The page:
All these engagements opened eyes of the ANC to develop a platform of potential negotiations with the apartheid regime. ANC President Tambo then put together a team to develop such a blueprint and negotiated the draft document with the frontline state leaders. The document was ultimately adopted as a standpoint of an OAU adhoc committee on Southern Africa in its meeting in Harare on 21st August 1989. That platform came to be known as the Harare Declaration, and went on to be adopted by the entire OAU Summit, then with slight alterations by both the Commonwealth of Nations and the United Nations Organisation. The road to Harare was paved by the long and arduous struggle of the people of South Africa and the undying solidarity with the peoples of the World in their various actions, singularly and collectively, through their various state and non-state actors.
The context of the content of the Harare Declaration
A key component of the Harare Declaration is the creation of a climate for negotiations. It argued, that:"a conjuncture of circumstances exist which, if there is a demonstrable readiness on the part of the Pretoria regime to engage in negotiations genuinely and seriously, could create the possibility to end apartheid through negotiations. Such an eventuality would be an expression of the long-standing preference of the people of South Africa to arrive at a political settlement." To demonstrate that readiness the Pretoria regime must create the necessary climate for negotiations.
The Harare Declaration also lists principles, which were essentially an elegant extrapolation of what the Freedom Charter said. "We reaffirm our recognition of the rights of all peoples, including those of South Africa, to determine their own destiny , and to work out the institutions and the system of government and which they will, by general consent, live and work together to build a harmonious society." "We make these commitments because we believe that all people are equal and have equal rights to human dignity and respect, regardless of colour, race, sex or creed. We believe that all men and women have the right and duty to participate in their own government, as equal members of society. No individual or group of individuals has any rights to govern others without their consent."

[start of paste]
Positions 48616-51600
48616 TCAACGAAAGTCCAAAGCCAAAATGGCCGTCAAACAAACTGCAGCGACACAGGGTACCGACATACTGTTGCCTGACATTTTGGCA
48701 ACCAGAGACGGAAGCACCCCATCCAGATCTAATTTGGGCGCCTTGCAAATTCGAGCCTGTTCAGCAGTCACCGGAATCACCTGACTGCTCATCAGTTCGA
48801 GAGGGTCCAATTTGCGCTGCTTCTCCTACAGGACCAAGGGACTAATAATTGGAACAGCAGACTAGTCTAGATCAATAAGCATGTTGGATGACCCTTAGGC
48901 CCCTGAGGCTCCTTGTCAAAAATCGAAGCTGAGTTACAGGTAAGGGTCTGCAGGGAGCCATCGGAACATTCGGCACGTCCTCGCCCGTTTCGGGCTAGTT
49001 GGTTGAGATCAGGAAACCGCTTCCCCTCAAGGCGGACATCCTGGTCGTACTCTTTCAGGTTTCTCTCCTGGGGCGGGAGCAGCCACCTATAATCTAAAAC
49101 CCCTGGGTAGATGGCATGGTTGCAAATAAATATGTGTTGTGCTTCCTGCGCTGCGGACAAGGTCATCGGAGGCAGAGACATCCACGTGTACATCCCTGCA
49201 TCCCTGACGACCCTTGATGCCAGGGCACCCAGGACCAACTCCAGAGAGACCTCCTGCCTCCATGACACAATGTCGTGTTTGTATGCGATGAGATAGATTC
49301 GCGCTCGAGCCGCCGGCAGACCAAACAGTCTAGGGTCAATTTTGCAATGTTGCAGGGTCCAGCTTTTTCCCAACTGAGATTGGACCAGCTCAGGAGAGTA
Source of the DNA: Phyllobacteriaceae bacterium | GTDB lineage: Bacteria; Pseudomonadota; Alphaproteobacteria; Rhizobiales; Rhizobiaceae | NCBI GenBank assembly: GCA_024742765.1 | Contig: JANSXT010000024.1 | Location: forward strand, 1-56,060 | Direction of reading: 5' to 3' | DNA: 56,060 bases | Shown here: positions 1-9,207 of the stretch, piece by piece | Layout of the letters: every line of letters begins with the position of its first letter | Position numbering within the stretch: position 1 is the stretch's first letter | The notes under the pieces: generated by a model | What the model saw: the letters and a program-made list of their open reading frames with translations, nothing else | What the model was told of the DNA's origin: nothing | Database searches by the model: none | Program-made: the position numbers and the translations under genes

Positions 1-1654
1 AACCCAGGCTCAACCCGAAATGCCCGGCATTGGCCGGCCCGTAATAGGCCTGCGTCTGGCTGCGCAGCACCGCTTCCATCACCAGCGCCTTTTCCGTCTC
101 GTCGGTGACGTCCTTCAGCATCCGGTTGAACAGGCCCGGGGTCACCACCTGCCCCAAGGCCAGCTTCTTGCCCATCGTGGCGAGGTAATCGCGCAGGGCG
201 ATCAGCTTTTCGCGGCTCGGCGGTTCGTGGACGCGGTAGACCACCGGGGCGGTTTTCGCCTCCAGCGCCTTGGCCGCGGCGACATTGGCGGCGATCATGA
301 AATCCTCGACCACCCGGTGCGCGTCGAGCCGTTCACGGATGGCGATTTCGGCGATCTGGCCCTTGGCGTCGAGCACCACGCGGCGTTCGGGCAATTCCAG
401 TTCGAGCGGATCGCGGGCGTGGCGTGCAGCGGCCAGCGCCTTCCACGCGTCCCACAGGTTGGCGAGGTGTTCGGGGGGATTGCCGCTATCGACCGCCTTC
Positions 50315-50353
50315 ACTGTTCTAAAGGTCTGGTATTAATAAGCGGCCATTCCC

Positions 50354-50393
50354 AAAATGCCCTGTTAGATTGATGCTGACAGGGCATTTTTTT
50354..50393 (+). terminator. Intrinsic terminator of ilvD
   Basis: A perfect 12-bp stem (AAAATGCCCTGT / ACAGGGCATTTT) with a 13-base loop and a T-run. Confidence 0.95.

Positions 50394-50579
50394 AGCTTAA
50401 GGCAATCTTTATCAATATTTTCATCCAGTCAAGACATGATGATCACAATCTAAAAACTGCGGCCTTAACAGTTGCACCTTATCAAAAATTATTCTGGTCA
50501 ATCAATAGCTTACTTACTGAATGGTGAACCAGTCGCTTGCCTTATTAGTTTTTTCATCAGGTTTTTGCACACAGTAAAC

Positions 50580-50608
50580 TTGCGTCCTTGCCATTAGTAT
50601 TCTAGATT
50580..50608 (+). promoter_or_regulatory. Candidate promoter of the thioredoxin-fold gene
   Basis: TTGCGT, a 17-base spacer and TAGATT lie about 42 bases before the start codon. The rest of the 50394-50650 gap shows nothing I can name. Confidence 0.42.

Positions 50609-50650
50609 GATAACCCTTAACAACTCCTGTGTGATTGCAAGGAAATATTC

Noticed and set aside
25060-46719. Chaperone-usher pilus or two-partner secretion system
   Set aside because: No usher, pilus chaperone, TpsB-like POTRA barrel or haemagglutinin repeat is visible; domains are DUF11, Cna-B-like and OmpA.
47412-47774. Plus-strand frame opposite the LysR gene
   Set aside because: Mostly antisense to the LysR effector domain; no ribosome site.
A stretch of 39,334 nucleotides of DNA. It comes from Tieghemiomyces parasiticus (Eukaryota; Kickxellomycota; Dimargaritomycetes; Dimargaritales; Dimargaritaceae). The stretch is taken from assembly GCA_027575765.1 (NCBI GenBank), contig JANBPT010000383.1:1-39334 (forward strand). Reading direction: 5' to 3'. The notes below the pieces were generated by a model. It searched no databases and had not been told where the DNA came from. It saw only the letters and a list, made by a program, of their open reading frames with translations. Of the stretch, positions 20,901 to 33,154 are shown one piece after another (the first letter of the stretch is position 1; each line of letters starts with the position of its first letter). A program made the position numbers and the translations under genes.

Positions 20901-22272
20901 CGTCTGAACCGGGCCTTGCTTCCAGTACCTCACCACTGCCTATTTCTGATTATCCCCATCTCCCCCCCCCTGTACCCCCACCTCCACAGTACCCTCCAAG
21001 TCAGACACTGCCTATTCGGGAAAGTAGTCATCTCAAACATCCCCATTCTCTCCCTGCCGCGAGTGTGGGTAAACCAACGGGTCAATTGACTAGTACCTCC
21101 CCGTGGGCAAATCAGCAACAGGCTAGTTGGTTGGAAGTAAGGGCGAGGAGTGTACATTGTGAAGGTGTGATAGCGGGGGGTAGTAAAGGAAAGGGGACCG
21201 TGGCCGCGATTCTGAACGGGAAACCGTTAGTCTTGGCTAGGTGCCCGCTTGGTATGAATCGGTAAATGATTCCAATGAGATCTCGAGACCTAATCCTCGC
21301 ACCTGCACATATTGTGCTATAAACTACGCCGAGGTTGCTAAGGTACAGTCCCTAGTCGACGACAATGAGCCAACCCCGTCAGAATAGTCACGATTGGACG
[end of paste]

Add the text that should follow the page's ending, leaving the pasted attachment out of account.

The Declaration elaborated on the conditions for negotiation to take place between the regime and the liberation movement. Those were:-
Release all political prisoners and detainees unconditionally and refrain from imposing any restrictions on them.
Lift all bans and restrictions on all prescribed and restricted organisations and people.
Remove all troops from the townships.
End the state of emergency and repeal all legislation, such as, and including, the Internal Security Act, designed to circumscribe political activity.
Cease all political executions.
Obviously political prisoners had to be released because they could not negotiate behind bars of prison. Exiles had to be allowed back home because they could not negotiate in far-away lands. Banned organisations had to have their proscriptions lifted, to freely consult with the people to obtain mandates for negotiations. Troops had to be removed from townships to allow for a climate of free political activity, unhindered meetings and discussions. The presence of troops in townships creates a climate of repression, intimidation and harassment and prevents people from meeting freely. Security or emergency regulation and legislation that interfere with free political activity had to be repealed. All people sentenced to death for their political activities had to be given stay of execution, until the negotiations process has decided what the future of those political prisoners should be.